“Tabula Rasa” “blank slates,” Philosopher John Locke’s opposition to authoritarianism, the concept that human characteristics are attained through learning,,

Jean Jacques Rousseau, innate goodness, the rejection of Puritan belief, the rejection of Locke’s theories, the concept of inherent goodness. 

Innate goodness, the existence of evil, neither can be denied,, biblical concepts provide explanation for the existence of good and evil, but what secular concept can explain the existence of good and evil personalities. (more…)

Genetic Testing In Employment

By Veronica Emilia Nuzzolo, MBA, MAOP
On May 21, 2008, President George W. Bush signed the Genetic Information Nondiscrimination Act of 2008 (GINA) into law. Congress enacted GINA because of the increased use of genetic testing. According to Congress as research progresses and new genetic information is presented these advances may result in the misuse of genetic information to discriminate in health insurance and employment, (GINA Section 2). (more…)

The Untouchables…

By Veronica Emilia Nuzzolo, MBA, MAOP

Many articles have been written about bad bosses, destructive personpsych narcissistalities, or the charismatic, narcissistic leader. But could it be that the real reason destructive personalities continue to thrive in leadership is because of conducive organizational cultures and the refusal to report bad leader behavior? (more…)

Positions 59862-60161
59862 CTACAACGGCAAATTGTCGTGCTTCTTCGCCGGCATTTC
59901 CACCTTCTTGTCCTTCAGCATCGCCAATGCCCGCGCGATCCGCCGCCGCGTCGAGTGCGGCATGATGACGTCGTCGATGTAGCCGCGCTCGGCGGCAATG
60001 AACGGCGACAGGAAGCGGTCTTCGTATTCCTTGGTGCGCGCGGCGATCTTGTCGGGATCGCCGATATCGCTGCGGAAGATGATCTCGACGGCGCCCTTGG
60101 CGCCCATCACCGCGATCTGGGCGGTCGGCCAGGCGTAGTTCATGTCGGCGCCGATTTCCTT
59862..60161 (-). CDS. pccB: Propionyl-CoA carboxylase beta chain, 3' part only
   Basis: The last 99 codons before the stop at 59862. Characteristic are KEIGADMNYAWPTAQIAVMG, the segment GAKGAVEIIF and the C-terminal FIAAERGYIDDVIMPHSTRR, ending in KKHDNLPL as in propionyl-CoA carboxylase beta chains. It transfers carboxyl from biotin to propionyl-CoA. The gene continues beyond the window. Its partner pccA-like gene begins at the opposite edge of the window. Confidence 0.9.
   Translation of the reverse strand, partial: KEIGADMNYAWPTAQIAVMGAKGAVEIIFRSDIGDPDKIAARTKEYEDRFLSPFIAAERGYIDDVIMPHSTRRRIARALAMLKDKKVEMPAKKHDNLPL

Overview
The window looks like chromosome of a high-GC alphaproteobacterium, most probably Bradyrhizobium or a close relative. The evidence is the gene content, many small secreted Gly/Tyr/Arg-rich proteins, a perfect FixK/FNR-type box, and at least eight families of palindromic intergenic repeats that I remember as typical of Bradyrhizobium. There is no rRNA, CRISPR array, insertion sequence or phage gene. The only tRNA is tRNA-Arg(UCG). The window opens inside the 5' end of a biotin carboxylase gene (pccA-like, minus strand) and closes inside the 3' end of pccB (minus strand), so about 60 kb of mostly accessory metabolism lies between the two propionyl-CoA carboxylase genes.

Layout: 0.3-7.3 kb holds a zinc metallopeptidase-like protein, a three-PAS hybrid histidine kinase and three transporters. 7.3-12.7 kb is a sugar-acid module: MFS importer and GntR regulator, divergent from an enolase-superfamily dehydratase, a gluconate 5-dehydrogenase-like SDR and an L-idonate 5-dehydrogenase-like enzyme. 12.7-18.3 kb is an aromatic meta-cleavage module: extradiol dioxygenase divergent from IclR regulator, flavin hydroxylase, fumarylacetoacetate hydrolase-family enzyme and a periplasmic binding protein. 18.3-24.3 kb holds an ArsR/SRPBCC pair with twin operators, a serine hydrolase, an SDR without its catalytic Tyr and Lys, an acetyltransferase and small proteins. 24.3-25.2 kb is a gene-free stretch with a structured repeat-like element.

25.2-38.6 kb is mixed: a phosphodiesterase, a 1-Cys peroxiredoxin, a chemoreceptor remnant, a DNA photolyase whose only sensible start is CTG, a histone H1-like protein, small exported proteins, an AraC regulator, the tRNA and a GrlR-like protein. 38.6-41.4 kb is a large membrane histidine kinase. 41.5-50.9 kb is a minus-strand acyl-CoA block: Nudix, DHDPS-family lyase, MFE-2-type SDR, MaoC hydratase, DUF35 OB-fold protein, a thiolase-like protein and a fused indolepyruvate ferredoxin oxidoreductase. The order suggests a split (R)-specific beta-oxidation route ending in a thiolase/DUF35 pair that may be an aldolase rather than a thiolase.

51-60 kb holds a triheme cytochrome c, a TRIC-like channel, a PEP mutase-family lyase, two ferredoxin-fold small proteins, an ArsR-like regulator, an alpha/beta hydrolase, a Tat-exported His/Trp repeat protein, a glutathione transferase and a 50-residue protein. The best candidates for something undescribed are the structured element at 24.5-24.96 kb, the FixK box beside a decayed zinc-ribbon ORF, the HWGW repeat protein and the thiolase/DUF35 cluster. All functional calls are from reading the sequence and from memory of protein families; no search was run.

Really,, Your Genes Made You Do It?

By Veronica Emilia Nuzzolo,  M.Ed., Ph.D.drunk

Genetic influences are those inherent traits that specific genes are credited for.  Behavioral genetics is the study of genetics that attempts to determine the connection between genes and patterns of behaviors and the environment (i).

I find most interesting the topic of alcoholism.  Scientific/biological research has suggested that there are specific genes that determine if one would be more prone to addiction than others.  For this particular issue the discussion suggests that if you possess the “addictive” gene and are exposed to environments that promote the use of alcohol then it is more than likely that this person will become an alcoholic.  This environmental factor coupled with the genetic makeup of the individual appears to be a combination of genetics and environment, influences, and learning choices. (more…)